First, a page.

The Year of Reading Dangerously: How Fifty Great Books (and Two Not-So-Great Ones) Saved My Life
It would be oh-so-reasonable to expect this volume to be a virtuously inspiring summary of books we’ve all been told we should read because they’d be “good for us,” but that we haven’t quite gotten around to --- this past year, or any other year. And to be fair, there is a sprinkling of that fine sentiment in Andy Miller’s THE YEAR OF READING DANGEROUSLY.
But the emphasis in this absorbing chronicle of a British editor-writer’s personal literary journey is not so much on how long or how many; it’s on the danger, specifically the dangers of confronting and dealing with the unknown. Miller really means what his book proclaims on the cover. After all, he’s claiming in the subtitle that the 50 great books he read during one intense year just before turning 40 saved his life.
Great, you might be thinking --- another mid-life crisis tale full of whiney regret, self-recrimination and promises to be future-fulfilled. But it’s not that, either.
What Miller managed to do on his collegial pilgrimage through a book a week (and a few confessed “supplementary” titles) was let the books and their authors vicariously review him. And if that isn’t the ultimate exercise in creative humility, I don’t know what is. The moment I got the gist that this phenomenal effect was actually happening, I found myself turning pages in the addictive way some folks eat barbecue potato chips (crisps to one from Miller’s culture).
"This is one Christmas book that you can dare (dangerously!) to get for your favorite people instead of the ubiquitous gift card. Trust me on that."
The first thing we all need to know, and that Miller finds various ways to suggest, is that there is really no definitive list of the 50 “greatest” books in all of human history (and we can’t know yet what aliens are reading and writing). He gives his own at the end, just to keep the conscientious happy.
While a few iconic titles like WAR AND PEACE, PRIDE AND PREJUDICE, MOBY-DICK, CATCH-22, UNDER THE VOLCANO and PARADISE LOST would likely appear on numerous personal lists, and were consumed and mulled over during the author’s dangerous year, the beauty and power of reading is that it will lead every single one of us into a different journey, a different 50 books, and a vastly different outcome of likes, dislikes and epiphany moments.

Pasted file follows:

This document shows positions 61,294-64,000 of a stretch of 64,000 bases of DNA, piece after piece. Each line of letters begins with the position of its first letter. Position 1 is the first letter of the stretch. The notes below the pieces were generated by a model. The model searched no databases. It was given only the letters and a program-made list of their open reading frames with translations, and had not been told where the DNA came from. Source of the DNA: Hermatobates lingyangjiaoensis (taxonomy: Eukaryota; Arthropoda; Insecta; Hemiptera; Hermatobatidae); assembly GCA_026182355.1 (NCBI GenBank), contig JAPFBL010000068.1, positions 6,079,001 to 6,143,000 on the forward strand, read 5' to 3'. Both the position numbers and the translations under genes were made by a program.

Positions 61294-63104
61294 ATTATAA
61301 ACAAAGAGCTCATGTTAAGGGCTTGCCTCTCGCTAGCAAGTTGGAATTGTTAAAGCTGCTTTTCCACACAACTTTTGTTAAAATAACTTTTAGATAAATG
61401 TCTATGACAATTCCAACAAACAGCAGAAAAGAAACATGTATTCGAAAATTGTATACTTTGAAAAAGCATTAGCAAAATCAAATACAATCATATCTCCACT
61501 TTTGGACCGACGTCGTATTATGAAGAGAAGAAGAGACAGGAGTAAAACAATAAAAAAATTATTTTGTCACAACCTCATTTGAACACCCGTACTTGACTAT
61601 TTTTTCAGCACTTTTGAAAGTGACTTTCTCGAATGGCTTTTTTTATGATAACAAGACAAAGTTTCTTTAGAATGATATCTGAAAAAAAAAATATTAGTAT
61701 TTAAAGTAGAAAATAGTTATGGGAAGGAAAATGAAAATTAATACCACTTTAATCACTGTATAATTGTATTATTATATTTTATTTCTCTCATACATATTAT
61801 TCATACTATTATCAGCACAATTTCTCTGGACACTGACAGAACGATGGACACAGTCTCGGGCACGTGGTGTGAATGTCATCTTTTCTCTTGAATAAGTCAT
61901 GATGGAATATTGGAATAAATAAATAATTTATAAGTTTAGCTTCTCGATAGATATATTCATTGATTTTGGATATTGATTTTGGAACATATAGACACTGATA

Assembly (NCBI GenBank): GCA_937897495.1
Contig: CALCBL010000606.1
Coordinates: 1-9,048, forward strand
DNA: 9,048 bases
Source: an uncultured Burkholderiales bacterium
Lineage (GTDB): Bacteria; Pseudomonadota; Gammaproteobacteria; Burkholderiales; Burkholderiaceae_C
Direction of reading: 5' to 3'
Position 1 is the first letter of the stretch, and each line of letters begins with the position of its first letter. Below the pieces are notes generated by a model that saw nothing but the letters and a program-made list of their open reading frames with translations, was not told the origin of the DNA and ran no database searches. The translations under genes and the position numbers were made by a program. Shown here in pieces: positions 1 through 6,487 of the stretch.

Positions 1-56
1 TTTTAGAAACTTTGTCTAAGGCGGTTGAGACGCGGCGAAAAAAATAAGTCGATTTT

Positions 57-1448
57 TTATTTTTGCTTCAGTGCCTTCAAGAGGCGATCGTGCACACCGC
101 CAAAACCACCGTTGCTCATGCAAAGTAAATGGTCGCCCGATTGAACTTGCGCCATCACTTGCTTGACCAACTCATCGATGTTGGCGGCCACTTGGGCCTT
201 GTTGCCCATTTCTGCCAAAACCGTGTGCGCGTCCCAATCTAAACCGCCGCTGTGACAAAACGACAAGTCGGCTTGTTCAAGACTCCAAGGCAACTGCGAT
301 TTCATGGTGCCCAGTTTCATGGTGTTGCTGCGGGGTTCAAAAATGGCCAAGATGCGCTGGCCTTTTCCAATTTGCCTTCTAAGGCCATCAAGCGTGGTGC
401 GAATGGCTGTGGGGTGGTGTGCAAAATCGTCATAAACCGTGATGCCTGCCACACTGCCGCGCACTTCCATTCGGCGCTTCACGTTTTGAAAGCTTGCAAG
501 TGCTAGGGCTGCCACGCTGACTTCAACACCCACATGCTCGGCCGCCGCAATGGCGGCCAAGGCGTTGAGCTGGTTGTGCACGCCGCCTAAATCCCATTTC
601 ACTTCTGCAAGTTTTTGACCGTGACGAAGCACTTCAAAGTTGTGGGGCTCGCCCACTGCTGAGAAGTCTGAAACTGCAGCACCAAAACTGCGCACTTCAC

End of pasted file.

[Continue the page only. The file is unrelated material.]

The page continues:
So it isn’t the actual content of a “good” book, and sometimes not even the skill or relevance with which it is written, that can make it a memorable and life-enhancing experience. As Miller repeatedly discovers and candidly shares in every chapter, the reader’s transformation depends a great deal on “externals,” such as cultural conditioning, childhood memories, emotional makeup, current relationships, vocational activities, responsibilities (especially parental), aspirations, fears, hopes, fulfilments and dreams. Philosophically there’s nothing really new here, but in the practical application of all that to British (and Western world) urban life, THE YEAR OF READING DANGEROUSLY packs a hefty mental and spiritual punch.
Amid the ever-accelerating pace of technology designed to stuff us with trending information --- phones that do 101 things besides making and receiving calls, iPads with computing power and data storage that would have filled a room the year I was born, on-demand interactive television with hundreds of channels, lifetimes worth of virtual games --- Miller instead sought a medium that would impart self-knowledge, mindfulness and a greater connection to real-world living.
He did it largely through the tactile experience of holding hardcovers and paperbacks with turning pages that gradually fill up the space between the thumb and forefinger of one hand, evoking the sense and contentment of having come from somewhere to here (being an avid public transit user undoubtedly helped). Just try getting that from ANNA KARENINA on an eReader. Miller is no Luddite or technophobe (quite the opposite in fact), which makes his re-discovery of the sensory joys of reading all the more arresting.
Equally compelling is his relaxed and fluent way of weaving the threads of his personal and family life through every reading episode, giving the lie to an old truism that reading is a solitary activity (sort of like playing the pipe-organ, with words rather than notation).
What we read, whether for entertainment, challenge, escape, instruction, improvement, or even out of duty, has a profound and enduring effect on who we are and how we live in the world. While it might seem like an over-the-top statement to claim that an arbitrarily or even randomly chosen shelf of 50 books can save one’s life, THE YEAR OF READING DANGEROUSLY makes it all feel oh-so-reasonable.
This is one Christmas book that you can dare (dangerously!) to get for your favorite people instead of the ubiquitous gift card. Trust me on that.
Reviewed by Pauline Finch on December 19, 2014